With practical and financial support available via government initiatives, academia and private sector competitions for mid-sized and smaller manufacturers, this is the right time to investigate how collaborations could strengthen your business. “To start with, keep it local. You will find that there is a lot of regional support available”, Hague advises. He’s enthusiastic about the consortia route: “It’s the best thing that could have happened to us.”

further information To find out how RBS can support your manufacturing business contact: Peter Russell Head of Manufacturing & Industrials, RBS Corporate & Institutional Banking T: (0)20 7672 1007 E: If you want to know more about MAS or the MAN Group please contact: Lorraine Holmes Area Director Manufacturing Advisory Services (MAS) T: 0845 658 9600 Tony Hague Chairman Midlands Assembly Network (MAN) T: 0845 034 6676

October 2013 | Issue 8 | Volume 16 | 45

Customs duty

Manufacturing Leadership

a port in a storm

Tom Lawton, head of manufacturing, and Onelia Angelosanto, senior tax manager, at professional service firm BDO, explain how keeping a close eye on customs duty planning can relieve cost and supply chain rationalisation pressures for manufacturers in a globalised economy.


ncreasing volumes of global imports and exports with rising costs in the supply chain have created significant pressure in the manufacturing sector to cut costs and streamline operations. A big influence in the cost effectiveness of international business is customs duty and manufacturers importing or exporting goods may find that they relieve significant pressure on their business by ensuring they are operating in the most duty efficient manner possible. Key areas to address are:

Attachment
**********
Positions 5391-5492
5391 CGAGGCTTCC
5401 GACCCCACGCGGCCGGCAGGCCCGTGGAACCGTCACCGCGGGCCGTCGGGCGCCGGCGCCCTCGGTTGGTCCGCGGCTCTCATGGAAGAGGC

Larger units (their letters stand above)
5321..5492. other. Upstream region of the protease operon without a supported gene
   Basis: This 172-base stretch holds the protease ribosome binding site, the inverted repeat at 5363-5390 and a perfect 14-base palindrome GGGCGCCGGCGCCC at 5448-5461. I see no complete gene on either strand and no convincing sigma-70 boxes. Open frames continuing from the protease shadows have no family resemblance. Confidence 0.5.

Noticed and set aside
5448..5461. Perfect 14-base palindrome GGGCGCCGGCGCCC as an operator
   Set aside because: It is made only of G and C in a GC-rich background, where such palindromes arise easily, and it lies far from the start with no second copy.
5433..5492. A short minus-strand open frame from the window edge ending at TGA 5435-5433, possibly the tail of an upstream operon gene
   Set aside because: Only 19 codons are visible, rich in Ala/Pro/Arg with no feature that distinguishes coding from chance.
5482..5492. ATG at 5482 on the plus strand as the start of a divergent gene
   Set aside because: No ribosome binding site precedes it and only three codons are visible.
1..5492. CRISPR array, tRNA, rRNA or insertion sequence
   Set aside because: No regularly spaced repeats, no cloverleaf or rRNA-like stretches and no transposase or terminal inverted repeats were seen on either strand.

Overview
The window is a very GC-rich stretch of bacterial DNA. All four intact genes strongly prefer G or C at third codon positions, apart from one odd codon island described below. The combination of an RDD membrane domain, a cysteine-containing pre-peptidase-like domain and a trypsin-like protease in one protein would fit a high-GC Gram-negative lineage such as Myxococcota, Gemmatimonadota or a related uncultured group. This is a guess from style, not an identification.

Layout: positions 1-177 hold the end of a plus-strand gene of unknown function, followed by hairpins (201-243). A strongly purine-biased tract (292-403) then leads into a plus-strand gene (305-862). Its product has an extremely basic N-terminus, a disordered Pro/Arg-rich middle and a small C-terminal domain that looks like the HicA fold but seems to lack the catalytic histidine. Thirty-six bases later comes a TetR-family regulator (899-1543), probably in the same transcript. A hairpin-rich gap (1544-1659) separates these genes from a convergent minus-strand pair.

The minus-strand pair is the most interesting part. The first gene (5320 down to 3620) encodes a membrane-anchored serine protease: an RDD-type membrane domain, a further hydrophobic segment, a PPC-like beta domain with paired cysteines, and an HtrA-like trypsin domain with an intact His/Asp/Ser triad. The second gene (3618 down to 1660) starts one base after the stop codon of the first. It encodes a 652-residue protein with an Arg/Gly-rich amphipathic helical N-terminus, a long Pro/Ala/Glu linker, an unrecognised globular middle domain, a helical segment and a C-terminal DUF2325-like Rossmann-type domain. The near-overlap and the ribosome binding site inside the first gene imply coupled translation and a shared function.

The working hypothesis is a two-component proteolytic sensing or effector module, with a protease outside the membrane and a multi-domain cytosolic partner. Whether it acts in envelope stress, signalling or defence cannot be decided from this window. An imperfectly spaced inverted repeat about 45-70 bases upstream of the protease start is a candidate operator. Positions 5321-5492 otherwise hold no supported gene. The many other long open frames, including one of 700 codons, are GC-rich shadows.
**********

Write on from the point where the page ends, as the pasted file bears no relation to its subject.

You may need to check goods are being correctly declared by the freight forwarder. Savings can also be achieved by reviewing whether imported products can be packaged differently or if the product specification can be altered at source to result in a tariff classification with a lower rate of duty at import. Where inappropriate tariff classifications have been declared and an overpayment of duty incurred, companies can submit a retrospective reclaim to HM Revenue & Customs going back three years.

Tariff classifications

A number of preferential and Free Trade Agreements exist between the EU and various beneficiary countries, for example, the EU and Generalised System of Preference agreement. The use of such preferential rates can significantly reduce a company’s duty liability. A variety of duty reliefs and regimes are also available to UK manufacturers.

The tariff classification determines the rate of duty payable at import. By ensuring the most appropriate and efficient tariff classification is selected for new and existing products manufacturers can realise immediate benefits to margins and cash flow.

46 | October 2013 | Issue 8| Volume 16

Maximising the use of EU Trade Agreements and duty relief regimes

Such reliefs and regimes are designed to encourage EU manufacturing and to enable such manufacturers to compete on an equal footing in the world market. For example, some manufacturers will be able to operate Inward Processing Relief which exempts them from duty and import VAT on imported products used in the manufacture of goods destined for export or ‘qualifying sales’.

Improving the logistical chain Real savings can be achieved by operating a customs warehouse. One of the benefits is that the payment of duty and import VAT is delayed until the goods are removed from warehouse. This regime is particularly attractive where imported products are stored in distribution warehouses for some time prior to entering production.

Gaining Authorised Economic Operator status

There are a number of incentives of having Authorised Economic Operator (AEO) status. These include being able to benefit from mutual recognition agreements which can bring quicker customs clearance and reduced physical and documentary controls when importing or exporting goods from nations which have signed up to such agreements. In addition, custom duty legislation is changing in 2016. Although not yet finalised, the new ‘Union Customs Code’ will add increased financial burden, in the form of guarantees, for those companies that operate duty reliefs but do not hold AEO status.